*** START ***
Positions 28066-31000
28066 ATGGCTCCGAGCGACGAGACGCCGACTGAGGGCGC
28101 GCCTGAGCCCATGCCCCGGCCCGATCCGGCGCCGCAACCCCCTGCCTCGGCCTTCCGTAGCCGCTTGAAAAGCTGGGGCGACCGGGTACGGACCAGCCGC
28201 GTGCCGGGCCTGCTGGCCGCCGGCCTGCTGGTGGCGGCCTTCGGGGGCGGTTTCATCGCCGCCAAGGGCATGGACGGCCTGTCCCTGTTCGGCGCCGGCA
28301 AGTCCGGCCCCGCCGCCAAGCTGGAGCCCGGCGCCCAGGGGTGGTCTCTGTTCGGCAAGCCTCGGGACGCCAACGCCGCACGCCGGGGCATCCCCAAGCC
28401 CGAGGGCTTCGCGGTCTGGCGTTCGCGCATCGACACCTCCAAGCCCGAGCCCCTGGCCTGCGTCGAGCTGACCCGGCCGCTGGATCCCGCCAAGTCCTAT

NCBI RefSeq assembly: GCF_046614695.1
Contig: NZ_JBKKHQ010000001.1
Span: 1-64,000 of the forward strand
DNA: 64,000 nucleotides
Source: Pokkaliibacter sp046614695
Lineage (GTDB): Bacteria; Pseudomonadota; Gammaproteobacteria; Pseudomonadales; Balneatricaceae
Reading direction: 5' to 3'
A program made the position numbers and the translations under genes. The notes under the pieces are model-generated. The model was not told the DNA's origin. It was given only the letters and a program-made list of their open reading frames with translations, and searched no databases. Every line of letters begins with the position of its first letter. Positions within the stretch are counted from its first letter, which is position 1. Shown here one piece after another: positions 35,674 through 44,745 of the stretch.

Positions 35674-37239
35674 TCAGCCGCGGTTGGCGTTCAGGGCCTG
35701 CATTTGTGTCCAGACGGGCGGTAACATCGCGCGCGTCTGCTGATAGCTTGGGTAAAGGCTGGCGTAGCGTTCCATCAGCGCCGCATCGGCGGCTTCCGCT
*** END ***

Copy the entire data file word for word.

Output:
Positions 28066-31000
28066 ATGGCTCCGAGCGACGAGACGCCGACTGAGGGCGC
28101 GCCTGAGCCCATGCCCCGGCCCGATCCGGCGCCGCAACCCCCTGCCTCGGCCTTCCGTAGCCGCTTGAAAAGCTGGGGCGACCGGGTACGGACCAGCCGC
28201 GTGCCGGGCCTGCTGGCCGCCGGCCTGCTGGTGGCGGCCTTCGGGGGCGGTTTCATCGCCGCCAAGGGCATGGACGGCCTGTCCCTGTTCGGCGCCGGCA
28301 AGTCCGGCCCCGCCGCCAAGCTGGAGCCCGGCGCCCAGGGGTGGTCTCTGTTCGGCAAGCCTCGGGACGCCAACGCCGCACGCCGGGGCATCCCCAAGCC
28401 CGAGGGCTTCGCGGTCTGGCGTTCGCGCATCGACACCTCCAAGCCCGAGCCCCTGGCCTGCGTCGAGCTGACCCGGCCGCTGGATCCCGCCAAGTCCTAT

NCBI RefSeq assembly: GCF_046614695.1
Contig: NZ_JBKKHQ010000001.1
Span: 1-64,000 of the forward strand
DNA: 64,000 nucleotides
Source: Pokkaliibacter sp046614695
Lineage (GTDB): Bacteria; Pseudomonadota; Gammaproteobacteria; Pseudomonadales; Balneatricaceae
Reading direction: 5' to 3'
A program made the position numbers and the translations under genes. The notes under the pieces are model-generated. The model was not told the DNA's origin. It was given only the letters and a program-made list of their open reading frames with translations, and searched no databases. Every line of letters begins with the position of its first letter. Positions within the stretch are counted from its first letter, which is position 1. Shown here one piece after another: positions 35,674 through 44,745 of the stretch.

Positions 35674-37239
35674 TCAGCCGCGGTTGGCGTTCAGGGCCTG
35701 CATTTGTGTCCAGACGGGCGGTAACATCGCGCGCGTCTGCTGATAGCTTGGGTAAAGGCTGGCGTAGCGTTCCATCAGCGCCGCATCGGCGGCTTCCGCT